But the issue here was and is not mere priority. It’s rather fair and accurate attribution. Since obviously the quality of work done and its scope means more than mere priority. And since collaboration between workers in the field, -(did you miss my point about different professional factions and their sometimes dysfunctional, sometimes too, er, cozy interactions?)- in building up the scope and quality of continuing investigation, (since the “story” is not as yet fully unfolded), is enabled by such attribution, regardless of differences in narrow interests or broader POVs, rather than being derailed by petty internecine disputes. It’s an “open source” model of investigation and hence involves inevitably a measure of agonal competition in its motivation, but the broader aim is to bring matters out into the open from their complicated and often nefarious obscurity into an informed public sphere and deliberations and contestations on the public interest. Since the “Public Enlightenment” faction is only a small minority facing a vast sea of ignorance and obfuscation, the collaborative aspect needs to be maintained. (CJR seems remarkably complacent on that point). There will be differences in quality, scope, and systematic rigor in various contributions,- because, of course, various contributors would have different core competences and functions, aside from differences in broad POVs,- and there will be inevitably gross simplifications occurring in attempting to convey devilishly complex matters to a broader public. But that’s why I emphasize maintaining a focus on the broader systematic and institutional context, since not only are there many moving parts and complicated interrelations between them and deeper rooted and longer acting sources of the crisis than just what appears on the quotidian surface of its unfolding, but only with that focus can it be made plain publicly how much of the official policy on the part of the incumbent PTB going forward is actually intent on maintaining a long stagnation, rather than fostering any real restructuring, reform and recovery. (Yves’ book is distinguished especially from its competitors by her effort to convey the broader systemic and historical context in terms accessible to lay readers).Because endless attitudizing about fraud and sociopathy, substituting gratuitous moralizing for actual functional explqnation, doesn’t amount to effective criticism, and the cynical pleasures of schadenfreude or the satisfactions of narrowly self-righteous polemics to compensate for bleak despair and widespread desperation does little to bring effective clarity to the issues.

      There is, of course, always a tendency of contributors to toot their own horns, and highlight their own competencies and obsessions. William Black, for example, always goes on about “control fraud” and “liar’s loans”. But “stated income loans” were not the only dubious and defective “product” in the mortgage “space”, to be sure, and much of the “fraud” that occurred was AFAICT actually not illegal, but, in fact, aided and abetted by official policy and deregulation/regulatory laxity. In short, the institutional context was too broad and operated between too many markets, agents and firms and institutions to be explainable in his narrow institutional and legalistic terms. The “fraud” that occurred is far more systematic and ideologically embedded. (Has Black even read the classic Vol. 3 account of “fictitious capital”?) Dean Baker, on the other hand, likes to go on about the housing bubble and the failure of the mainstream economics profession to recognize it, because, er, he was among the very first to publicly call it and because he has a “working families” ideological orientation. Dean’s a good guy, but AFAIK not an especially original or unconventional economist. But surely he must know that it wasn’t just a matter of a housing bubble, but a much broader credit bubble involving MEW based consumption demand and PE LBOs and much else. And surely he must know that the bubble wasn’t in housing, but in underlying land rents, even if an ancillary construction bubble was enchained. What the economists should be explaining is the deeper structural issue of just how and why so much implicit embedded leverage built up in the “system”, such that billions of dollars were being supported by little more than a dime and a whistle.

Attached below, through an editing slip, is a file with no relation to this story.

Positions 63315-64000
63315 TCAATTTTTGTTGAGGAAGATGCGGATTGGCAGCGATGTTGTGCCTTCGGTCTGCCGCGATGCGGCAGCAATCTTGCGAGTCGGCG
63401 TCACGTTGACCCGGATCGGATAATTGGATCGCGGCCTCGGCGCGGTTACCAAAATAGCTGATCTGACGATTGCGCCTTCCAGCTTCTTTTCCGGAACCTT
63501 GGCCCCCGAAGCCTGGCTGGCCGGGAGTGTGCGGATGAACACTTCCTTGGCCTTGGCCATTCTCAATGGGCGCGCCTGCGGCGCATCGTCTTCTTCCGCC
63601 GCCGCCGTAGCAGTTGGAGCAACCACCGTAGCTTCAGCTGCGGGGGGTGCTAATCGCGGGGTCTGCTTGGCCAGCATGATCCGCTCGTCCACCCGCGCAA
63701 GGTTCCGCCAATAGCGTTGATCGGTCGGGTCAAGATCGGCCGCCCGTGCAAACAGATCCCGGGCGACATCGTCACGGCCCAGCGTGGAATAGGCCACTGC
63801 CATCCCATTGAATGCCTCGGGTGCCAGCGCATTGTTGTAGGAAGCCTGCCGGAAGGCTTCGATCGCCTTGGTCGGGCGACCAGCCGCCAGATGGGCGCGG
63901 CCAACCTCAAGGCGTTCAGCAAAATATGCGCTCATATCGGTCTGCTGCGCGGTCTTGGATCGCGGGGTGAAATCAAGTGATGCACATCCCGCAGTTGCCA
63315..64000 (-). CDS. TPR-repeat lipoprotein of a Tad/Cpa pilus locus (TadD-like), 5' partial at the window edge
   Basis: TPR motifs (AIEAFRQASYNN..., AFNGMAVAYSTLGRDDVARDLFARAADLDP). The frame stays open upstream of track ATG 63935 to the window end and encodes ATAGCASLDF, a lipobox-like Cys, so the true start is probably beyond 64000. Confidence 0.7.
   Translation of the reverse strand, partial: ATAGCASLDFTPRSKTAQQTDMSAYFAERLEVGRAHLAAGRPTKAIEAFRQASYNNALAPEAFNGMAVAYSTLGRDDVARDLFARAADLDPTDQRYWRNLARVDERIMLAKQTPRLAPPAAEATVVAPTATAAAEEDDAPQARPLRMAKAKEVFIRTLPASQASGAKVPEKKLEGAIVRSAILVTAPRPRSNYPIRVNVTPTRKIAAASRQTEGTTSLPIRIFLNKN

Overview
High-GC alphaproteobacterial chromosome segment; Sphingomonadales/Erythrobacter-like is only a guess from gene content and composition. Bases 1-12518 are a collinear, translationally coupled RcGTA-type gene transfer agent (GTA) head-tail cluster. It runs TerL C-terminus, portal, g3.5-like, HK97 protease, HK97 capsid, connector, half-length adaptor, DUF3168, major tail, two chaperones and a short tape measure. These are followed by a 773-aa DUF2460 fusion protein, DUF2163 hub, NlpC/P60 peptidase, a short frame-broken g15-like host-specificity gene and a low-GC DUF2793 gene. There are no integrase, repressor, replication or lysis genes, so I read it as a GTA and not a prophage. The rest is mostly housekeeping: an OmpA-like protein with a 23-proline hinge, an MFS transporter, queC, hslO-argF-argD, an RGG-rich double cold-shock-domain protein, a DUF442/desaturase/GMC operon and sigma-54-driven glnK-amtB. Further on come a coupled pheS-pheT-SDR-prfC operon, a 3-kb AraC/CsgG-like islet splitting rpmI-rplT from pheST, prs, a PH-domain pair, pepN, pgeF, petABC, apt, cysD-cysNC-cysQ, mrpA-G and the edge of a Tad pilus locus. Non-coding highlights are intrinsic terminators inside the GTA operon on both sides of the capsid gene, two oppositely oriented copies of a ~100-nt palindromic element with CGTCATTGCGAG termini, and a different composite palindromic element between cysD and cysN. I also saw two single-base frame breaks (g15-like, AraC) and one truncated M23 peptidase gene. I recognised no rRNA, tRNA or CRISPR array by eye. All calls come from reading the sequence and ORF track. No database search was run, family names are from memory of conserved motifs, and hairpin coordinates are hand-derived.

My view of the genesis of the crisis has all along been that the mounting trade deficit, with its corresponding de-industrialization, has been a key causal node in the formation of the generalized credit bubble. And that, in turn, is rooted primarily in the restructuring of corporate rents by globalizing MNCs, to which Wall St. is joined at the hip like a Siamese-twin colossus bestriding the world, to take advantage of currency, labor, tax, and regulatory arbitrage, such that, even in the context of global crisis, residual asset “values” can be snapped up for a dime and a whistle. How long such a regime can last, (not least since it actually depends on a manipulation of laws and regulations, not least those “respecting” IP), is anyone’s guess. But the policy of OECD stagnation to further its restructuring agenda, while shifting its investment aims toward the actually growing “developing” world seems evident to me. But then what do I know? I’m just a marginal “outsider” on the lunatic fringe.